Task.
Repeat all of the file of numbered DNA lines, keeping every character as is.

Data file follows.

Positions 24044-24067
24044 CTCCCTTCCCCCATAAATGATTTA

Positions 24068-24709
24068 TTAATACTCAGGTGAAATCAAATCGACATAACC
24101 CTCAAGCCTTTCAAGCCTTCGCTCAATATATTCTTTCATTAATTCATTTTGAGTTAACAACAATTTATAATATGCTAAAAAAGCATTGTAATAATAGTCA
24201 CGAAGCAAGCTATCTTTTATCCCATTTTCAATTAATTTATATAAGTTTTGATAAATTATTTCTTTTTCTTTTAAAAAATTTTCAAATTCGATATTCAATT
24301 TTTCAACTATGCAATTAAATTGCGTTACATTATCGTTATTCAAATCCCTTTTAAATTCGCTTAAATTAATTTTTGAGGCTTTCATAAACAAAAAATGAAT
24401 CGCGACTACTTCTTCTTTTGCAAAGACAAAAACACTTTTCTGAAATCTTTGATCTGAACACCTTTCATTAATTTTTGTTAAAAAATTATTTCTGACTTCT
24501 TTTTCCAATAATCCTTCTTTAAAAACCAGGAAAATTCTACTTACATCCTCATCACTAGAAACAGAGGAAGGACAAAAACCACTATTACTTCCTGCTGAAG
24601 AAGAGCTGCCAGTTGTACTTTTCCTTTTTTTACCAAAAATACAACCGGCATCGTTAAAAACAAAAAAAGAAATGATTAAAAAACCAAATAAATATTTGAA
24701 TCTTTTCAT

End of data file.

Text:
Positions 24044-24067
24044 CTCCCTTCCCCCATAAATGATTTA

Positions 24068-24709
24068 TTAATACTCAGGTGAAATCAAATCGACATAACC
24101 CTCAAGCCTTTCAAGCCTTCGCTCAATATATTCTTTCATTAATTCATTTTGAGTTAACAACAATTTATAATATGCTAAAAAAGCATTGTAATAATAGTCA
24201 CGAAGCAAGCTATCTTTTATCCCATTTTCAATTAATTTATATAAGTTTTGATAAATTATTTCTTTTTCTTTTAAAAAATTTTCAAATTCGATATTCAATT
24301 TTTCAACTATGCAATTAAATTGCGTTACATTATCGTTATTCAAATCCCTTTTAAATTCGCTTAAATTAATTTTTGAGGCTTTCATAAACAAAAAATGAAT
24401 CGCGACTACTTCTTCTTTTGCAAAGACAAAAACACTTTTCTGAAATCTTTGATCTGAACACCTTTCATTAATTTTTGTTAAAAAATTATTTCTGACTTCT
24501 TTTTCCAATAATCCTTCTTTAAAAACCAGGAAAATTCTACTTACATCCTCATCACTAGAAACAGAGGAAGGACAAAAACCACTATTACTTCCTGCTGAAG
24601 AAGAGCTGCCAGTTGTACTTTTCCTTTTTTTACCAAAAATACAACCGGCATCGTTAAAAACAAAAAAAGAAATGATTAAAAAACCAAATAAATATTTGAA
24701 TCTTTTCAT